can no longer do what they once did
or be as they once were,
and that’s sad.
Similarly, the life the two have shared
can no longer be the same either.
In such a situation
grief is a very natural response.
This is as true for the caregiver
as for their care partner.
Any grief, of course, can be painful.
This particular sort of grief
can be unexpectedly sad.
But it’s important to remember
that such grieving is not bad for you.
It’s not wrong.
It’s certainly not unhealthy.
It’s not at all unloving.
Indeed, it is because we caregivers
love as much as we do
that we may grieve as much as we do.
Our love and our grief are interconnected.

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Minuet

August 21, 2008

I spent the day
with good friends.
He has Parkinson’s.
She’s the caregiver.
It’s been a long,
trying journey for both.
He is different than when we met 38 years ago,
when we became colleagues,
as he became my mentor.
Today he’s both here and not quite here,
aware and not entirely aware.
It was hard for me to see.
Yet it was still a meaningful day
and I’m glad I went.
I was so impressed as I watched
the evolving relationship of this couple.
She would say gently, kindly,
“Maybe you’ll enjoy walking with Jim
to lunch rather than driving.
It’s such a beautiful day.”
She knew he couldn’t drive,
that he’d make an effort to do so,
and that he didn’t always remember
that driving is now out of the question.
He nodded, and we enjoyed our walk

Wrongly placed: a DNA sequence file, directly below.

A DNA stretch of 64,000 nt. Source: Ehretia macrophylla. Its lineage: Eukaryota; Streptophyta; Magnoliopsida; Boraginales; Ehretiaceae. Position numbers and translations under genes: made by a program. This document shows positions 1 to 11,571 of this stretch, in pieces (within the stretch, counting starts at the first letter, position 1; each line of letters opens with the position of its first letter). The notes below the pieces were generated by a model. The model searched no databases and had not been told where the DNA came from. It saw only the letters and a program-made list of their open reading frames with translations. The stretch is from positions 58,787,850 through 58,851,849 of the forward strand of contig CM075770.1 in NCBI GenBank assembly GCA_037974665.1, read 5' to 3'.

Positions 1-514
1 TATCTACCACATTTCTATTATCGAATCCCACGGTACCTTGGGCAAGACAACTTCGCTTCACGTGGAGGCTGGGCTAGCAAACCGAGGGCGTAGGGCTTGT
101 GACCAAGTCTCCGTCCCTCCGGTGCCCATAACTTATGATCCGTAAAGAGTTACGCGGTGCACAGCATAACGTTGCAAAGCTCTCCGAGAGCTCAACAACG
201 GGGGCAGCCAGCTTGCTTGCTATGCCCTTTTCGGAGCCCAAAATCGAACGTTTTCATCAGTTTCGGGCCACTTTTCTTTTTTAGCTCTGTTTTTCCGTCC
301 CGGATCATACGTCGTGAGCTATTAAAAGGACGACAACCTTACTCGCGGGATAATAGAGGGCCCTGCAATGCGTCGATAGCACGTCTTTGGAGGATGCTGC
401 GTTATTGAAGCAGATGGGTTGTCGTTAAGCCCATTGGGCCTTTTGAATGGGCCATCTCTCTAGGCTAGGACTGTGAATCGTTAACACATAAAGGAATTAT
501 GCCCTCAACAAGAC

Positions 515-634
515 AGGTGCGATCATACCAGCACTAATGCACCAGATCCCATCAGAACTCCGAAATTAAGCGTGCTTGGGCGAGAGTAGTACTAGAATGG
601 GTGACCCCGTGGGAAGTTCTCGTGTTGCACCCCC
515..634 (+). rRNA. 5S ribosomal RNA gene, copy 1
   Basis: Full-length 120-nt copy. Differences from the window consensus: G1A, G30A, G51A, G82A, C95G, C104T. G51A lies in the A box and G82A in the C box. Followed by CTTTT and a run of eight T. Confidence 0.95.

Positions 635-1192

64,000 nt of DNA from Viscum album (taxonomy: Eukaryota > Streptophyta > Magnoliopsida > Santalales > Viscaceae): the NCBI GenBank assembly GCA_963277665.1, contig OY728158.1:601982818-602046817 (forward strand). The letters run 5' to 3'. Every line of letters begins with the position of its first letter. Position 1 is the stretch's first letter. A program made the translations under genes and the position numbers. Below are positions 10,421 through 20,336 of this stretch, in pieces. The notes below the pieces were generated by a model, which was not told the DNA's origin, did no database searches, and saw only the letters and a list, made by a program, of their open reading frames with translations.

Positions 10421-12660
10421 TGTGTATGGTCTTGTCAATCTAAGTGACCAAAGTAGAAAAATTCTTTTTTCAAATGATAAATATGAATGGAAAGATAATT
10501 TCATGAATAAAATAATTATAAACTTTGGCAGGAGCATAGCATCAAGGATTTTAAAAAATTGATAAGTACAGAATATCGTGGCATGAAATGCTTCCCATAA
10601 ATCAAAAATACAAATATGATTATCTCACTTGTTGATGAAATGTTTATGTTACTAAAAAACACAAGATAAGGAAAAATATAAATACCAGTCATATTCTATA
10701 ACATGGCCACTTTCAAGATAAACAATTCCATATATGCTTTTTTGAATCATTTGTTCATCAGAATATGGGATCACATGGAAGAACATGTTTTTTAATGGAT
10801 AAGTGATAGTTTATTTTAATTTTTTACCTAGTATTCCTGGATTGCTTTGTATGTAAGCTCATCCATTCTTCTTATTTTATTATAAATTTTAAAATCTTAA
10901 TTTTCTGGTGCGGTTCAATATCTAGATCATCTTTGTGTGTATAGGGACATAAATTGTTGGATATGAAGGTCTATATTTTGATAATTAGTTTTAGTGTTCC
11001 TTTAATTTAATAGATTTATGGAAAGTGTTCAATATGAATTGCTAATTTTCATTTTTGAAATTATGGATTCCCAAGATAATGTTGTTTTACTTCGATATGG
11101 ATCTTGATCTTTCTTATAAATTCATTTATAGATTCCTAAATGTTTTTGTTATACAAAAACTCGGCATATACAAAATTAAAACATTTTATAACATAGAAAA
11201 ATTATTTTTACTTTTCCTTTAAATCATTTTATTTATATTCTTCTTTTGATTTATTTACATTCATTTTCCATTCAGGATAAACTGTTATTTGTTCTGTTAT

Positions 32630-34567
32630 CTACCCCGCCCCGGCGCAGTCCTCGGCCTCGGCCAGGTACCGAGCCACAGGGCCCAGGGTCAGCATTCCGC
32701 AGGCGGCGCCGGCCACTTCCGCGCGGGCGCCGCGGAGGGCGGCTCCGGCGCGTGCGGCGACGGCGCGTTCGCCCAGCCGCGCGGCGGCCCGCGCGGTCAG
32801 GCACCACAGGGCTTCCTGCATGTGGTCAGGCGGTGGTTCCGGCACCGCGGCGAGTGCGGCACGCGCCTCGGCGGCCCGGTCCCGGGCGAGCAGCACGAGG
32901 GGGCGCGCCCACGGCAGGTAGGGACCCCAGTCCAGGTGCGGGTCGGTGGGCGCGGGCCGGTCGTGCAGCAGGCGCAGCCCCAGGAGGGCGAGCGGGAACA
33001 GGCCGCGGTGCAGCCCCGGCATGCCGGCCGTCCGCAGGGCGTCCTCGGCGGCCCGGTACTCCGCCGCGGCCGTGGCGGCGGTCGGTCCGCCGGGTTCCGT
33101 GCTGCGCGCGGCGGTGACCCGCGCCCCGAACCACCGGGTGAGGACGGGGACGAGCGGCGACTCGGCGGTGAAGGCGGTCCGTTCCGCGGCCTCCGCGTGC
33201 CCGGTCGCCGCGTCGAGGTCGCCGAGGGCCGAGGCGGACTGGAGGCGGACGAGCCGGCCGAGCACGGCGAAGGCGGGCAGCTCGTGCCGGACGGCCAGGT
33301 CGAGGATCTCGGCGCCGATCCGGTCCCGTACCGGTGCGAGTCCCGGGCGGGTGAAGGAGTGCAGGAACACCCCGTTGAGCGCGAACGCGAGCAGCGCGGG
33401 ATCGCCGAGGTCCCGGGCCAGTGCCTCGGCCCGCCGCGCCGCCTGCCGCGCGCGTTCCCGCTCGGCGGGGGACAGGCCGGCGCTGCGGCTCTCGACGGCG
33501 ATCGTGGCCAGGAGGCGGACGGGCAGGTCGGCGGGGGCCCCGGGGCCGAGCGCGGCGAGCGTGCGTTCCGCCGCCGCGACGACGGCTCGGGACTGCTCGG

in the bright sunshine.
“You can lie back on the couch,”
she said to him after we returned.
“It’s just fine; Jim won’t mind.”
So he sporadically dozed,
feeling free to do so in my presence.
Twice she handed him tissues, quietly,
almost unnoticed, without his asking.
A runny nose is characteristic of the disease.
On the long drive home
a word came into my mind: minuet.
A dance between two, and only two, people.
It’s a slow dance, in 3/4 time.
It’s performed thoughtfully, carefully,
yet it unfolds smoothly, naturally.
It’s an art form,
graceful and flowing in its appearance.

Caregiving is often like a minuet.
Two people dance closely together,
with steps that may appear simple
but can be rather complex.
They move, not with the rest of the world,
but in 3/4 time.
They communicate without always using words.
They glide in tandem, each seeking synchrony
with the other’s rhythm.
It takes real effort, and much practice,
and great sensitivity on the part of each.
The minuet of caregiving also takes this: love.
As I drove home, I felt blessed
to have been in the presence
of this couple I so respect.
Their dance is lovely,
and more than lovely.

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End

August 18, 2008

We know clearly
when caregiving starts.
We know how it feels
as it begins.
But what about
when it ends?
What happens then?
Our family has been caring for Dad
in various ways for several years.
At first we “looked in on him”